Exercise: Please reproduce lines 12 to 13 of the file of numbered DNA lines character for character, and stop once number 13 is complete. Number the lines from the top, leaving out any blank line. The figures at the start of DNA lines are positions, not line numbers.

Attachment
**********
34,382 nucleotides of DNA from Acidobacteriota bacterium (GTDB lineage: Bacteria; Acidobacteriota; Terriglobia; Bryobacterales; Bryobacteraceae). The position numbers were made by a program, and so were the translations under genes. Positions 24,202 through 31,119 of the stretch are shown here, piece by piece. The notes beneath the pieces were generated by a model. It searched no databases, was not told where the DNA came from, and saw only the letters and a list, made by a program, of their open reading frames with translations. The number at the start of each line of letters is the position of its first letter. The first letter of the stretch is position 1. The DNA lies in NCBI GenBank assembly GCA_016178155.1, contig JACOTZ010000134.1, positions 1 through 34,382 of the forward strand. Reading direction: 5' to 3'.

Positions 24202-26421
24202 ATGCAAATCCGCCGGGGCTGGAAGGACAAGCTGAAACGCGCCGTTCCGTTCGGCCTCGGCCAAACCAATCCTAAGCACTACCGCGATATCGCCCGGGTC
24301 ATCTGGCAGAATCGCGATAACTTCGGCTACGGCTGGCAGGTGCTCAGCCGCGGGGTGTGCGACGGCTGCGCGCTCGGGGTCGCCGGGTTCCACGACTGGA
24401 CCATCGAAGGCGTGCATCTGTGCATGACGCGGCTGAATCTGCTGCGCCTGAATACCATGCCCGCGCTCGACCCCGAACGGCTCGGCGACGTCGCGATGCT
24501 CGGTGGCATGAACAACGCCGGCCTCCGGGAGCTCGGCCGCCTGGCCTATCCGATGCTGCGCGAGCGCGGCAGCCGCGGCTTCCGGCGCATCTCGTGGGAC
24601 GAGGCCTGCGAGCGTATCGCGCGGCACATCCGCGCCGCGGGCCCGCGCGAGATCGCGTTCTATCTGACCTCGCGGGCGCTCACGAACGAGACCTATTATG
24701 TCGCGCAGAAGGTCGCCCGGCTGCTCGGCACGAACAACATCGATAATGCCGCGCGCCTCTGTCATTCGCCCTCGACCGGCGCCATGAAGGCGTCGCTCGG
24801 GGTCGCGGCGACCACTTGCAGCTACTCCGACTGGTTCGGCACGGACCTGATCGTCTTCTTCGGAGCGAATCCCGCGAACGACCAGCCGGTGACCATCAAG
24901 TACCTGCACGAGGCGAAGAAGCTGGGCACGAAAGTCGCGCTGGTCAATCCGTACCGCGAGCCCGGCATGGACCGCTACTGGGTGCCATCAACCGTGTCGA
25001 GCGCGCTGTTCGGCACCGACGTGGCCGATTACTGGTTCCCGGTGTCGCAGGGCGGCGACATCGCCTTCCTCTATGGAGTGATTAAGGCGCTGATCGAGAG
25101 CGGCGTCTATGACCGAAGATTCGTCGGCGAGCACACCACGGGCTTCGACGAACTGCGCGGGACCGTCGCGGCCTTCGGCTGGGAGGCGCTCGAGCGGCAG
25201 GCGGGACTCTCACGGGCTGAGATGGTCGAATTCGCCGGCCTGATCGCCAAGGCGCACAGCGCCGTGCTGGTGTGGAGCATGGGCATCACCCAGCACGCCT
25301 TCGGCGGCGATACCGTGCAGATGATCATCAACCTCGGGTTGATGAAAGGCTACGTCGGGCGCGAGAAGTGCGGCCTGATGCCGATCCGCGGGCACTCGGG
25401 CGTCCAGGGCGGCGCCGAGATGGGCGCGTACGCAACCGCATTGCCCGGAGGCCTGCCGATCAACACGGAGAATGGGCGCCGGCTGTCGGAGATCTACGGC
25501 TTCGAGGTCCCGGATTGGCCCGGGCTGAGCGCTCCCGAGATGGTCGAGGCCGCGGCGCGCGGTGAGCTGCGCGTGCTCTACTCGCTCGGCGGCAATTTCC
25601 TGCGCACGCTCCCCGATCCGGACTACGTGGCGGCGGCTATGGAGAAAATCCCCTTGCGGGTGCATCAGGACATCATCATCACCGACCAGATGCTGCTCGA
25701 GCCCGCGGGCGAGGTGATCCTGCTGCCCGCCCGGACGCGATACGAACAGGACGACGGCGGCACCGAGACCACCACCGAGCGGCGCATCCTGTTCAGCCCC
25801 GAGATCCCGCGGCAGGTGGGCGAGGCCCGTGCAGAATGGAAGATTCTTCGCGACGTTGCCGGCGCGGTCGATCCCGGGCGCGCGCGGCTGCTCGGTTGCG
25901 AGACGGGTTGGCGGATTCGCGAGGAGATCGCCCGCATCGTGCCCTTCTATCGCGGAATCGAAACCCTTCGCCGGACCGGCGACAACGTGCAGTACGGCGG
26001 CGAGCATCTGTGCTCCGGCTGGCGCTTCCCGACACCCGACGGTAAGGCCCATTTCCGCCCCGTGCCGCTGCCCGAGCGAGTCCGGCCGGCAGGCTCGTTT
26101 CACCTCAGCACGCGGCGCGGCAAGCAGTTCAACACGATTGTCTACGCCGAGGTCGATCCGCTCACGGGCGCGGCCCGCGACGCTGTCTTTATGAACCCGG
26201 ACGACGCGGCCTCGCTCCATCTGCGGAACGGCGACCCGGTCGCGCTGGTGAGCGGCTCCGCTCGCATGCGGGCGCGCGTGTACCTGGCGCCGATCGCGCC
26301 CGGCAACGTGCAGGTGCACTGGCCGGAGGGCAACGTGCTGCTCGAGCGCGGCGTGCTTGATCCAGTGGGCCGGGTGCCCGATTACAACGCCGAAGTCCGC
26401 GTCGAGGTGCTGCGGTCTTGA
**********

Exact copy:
25101 CGGCGTCTATGACCGAAGATTCGTCGGCGAGCACACCACGGGCTTCGACGAACTGCGCGGGACCGTCGCGGCCTTCGGCTGGGAGGCGCTCGAGCGGCAG
25201 GCGGGACTCTCACGGGCTGAGATGGTCGAATTCGCCGGCCTGATCGCCAAGGCGCACAGCGCCGTGCTGGTGTGGAGCATGGGCATCACCCAGCACGCCT